5 Ways Your Character Defects Hinder Your Recovery - The Discovery House Los Angeles CA
5 Ways Your Character Defects Hinder Your Recovery

5 Ways Your Character Defects Hinder Your Recovery

Recognizing character defects in others is sometimes easier than recognizing our own. Part of the rehab and recovery process for substance abuse means identifying our personal character defects and recognizing how we let our character defects hinder recovery.

5 Ways Your Character Defects Hinder Your Recovery

Why do character defects hinder recovery from addictions, not allowing us to move on from our past? Here are five ways that personal characteristics may create barriers to personal growth:

  • Mistakenly considering the deficit a strength
  • Not recognizing the presence of a personal character deficit
  • Projecting the defects of others as hindering personal recovery
  • Choosing only to focus on easily managed deficits, instead of more painful or difficult ones
  • Avoid looking at the damage our character deficits have caused (to ourselves and others)

5 Ways Your Character Defects Hinder Your Recovery

Common Character Defects Present in Addictions

A character defect is a personal attribute that causes a negative impact on achieving a positive goal, situation, or desire. Character deficits can cause us to damage relationships and our health, even though this wasn’t the goal or intent. Some common character deficits that those in recovery for drug addictions choose to work on:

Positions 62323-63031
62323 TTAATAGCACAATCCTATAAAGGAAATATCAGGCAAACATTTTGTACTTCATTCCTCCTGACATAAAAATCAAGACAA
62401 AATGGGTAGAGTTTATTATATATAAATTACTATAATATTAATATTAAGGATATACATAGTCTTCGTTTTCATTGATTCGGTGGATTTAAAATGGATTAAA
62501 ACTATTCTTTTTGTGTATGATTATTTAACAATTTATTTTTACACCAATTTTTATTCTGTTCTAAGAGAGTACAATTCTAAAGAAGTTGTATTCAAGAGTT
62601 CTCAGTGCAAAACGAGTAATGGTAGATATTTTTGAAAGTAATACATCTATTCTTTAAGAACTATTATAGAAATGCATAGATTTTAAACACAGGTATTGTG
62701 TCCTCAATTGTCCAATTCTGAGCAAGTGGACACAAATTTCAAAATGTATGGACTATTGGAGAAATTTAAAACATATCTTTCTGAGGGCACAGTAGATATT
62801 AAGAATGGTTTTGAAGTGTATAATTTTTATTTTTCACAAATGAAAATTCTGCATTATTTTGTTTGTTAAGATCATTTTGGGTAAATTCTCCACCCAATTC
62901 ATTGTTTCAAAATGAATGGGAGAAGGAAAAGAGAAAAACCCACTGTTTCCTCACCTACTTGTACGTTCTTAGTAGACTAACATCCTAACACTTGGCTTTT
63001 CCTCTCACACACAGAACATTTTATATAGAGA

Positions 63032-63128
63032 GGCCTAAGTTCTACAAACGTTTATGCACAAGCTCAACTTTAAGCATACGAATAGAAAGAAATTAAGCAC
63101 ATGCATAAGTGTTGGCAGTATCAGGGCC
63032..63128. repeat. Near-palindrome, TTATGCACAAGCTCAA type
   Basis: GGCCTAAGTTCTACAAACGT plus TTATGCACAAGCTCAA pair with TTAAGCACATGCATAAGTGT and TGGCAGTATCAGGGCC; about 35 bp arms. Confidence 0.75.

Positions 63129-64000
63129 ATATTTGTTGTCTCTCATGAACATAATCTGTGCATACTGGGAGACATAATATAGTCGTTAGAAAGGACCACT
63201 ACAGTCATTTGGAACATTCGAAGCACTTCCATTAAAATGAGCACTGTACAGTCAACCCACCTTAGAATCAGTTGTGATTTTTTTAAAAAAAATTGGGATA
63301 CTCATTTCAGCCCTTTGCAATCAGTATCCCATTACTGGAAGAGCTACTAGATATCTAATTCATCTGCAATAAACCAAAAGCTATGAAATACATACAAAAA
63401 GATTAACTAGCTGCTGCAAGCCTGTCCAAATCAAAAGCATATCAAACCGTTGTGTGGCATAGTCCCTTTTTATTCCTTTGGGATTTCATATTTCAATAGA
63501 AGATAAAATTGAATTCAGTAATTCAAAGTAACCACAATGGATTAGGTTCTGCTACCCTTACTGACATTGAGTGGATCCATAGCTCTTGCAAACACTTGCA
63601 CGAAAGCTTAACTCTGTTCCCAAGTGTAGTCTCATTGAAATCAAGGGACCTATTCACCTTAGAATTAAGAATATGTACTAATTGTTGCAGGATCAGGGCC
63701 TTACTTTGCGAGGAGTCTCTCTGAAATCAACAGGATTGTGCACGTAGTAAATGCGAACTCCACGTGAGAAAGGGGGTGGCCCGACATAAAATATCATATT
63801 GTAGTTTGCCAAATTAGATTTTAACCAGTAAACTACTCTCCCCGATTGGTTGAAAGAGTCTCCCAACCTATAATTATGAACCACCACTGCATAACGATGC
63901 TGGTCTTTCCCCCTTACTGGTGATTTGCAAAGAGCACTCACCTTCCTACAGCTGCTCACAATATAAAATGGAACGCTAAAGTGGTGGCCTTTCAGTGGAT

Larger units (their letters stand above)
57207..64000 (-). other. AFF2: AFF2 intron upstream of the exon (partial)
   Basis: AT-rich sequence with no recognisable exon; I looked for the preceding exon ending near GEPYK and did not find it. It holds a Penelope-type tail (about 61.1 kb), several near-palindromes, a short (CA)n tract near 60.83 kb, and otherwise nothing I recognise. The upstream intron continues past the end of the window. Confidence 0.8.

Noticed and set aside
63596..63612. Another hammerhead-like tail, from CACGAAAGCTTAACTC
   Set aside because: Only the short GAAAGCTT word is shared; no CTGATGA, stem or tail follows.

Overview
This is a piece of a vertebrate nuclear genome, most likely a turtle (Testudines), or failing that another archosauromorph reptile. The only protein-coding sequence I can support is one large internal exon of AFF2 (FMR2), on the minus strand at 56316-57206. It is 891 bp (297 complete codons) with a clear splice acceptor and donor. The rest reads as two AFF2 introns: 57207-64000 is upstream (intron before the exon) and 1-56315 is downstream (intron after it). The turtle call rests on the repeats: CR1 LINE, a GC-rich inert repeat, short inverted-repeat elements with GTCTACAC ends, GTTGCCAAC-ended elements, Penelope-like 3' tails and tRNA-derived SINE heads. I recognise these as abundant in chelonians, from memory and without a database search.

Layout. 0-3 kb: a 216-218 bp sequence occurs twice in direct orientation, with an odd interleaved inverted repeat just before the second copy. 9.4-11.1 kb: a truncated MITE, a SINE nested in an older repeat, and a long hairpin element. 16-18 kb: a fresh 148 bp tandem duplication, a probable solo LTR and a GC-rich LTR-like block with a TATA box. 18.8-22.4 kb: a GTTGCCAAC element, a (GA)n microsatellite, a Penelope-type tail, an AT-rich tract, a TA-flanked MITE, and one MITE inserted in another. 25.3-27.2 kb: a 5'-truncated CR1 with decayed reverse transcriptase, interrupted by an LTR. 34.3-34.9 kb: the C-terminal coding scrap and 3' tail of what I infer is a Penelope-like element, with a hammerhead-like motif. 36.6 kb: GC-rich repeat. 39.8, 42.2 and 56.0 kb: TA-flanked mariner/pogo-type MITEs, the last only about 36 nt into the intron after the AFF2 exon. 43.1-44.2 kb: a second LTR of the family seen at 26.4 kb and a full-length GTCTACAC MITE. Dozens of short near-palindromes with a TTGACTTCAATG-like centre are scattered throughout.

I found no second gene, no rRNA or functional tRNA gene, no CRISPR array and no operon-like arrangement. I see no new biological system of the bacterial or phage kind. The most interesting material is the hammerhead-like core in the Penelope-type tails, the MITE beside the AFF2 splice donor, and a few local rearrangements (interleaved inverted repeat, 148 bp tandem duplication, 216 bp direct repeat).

• Anger
  • Fear
  • Anxiety
  • Perfectionism
  • Self-hatred
  • Negative thinking
  • Impatience
  • Loneliness
  • Resentment

This list is by no means comprehensive or true for all people with an addiction.

Working closely with a counselor during drug rehab or a sponsor often helps clarify personal character deficits. Learning to recognize how these deficits contributed to the use of drugs and alcohol, is an important part of recovery and relapse prevention.

Taking a hard look at personal character deficits, without coming down hard on oneself, is important. Therapy helps hit the pause button on thoughts-behaviors that have caused damage in the past. Learning to pause, without immediately reacting, helps strengthen the recovery journey. Character defects are not chosen, they develop over time. Choosing how to behave is a choice, though, and it is possible to temper, control and reduce character defects, and balance them out with character assets. If you’re looking for professional guidance in this journey, consider reaching out to meet the Discovery House team for expert support.

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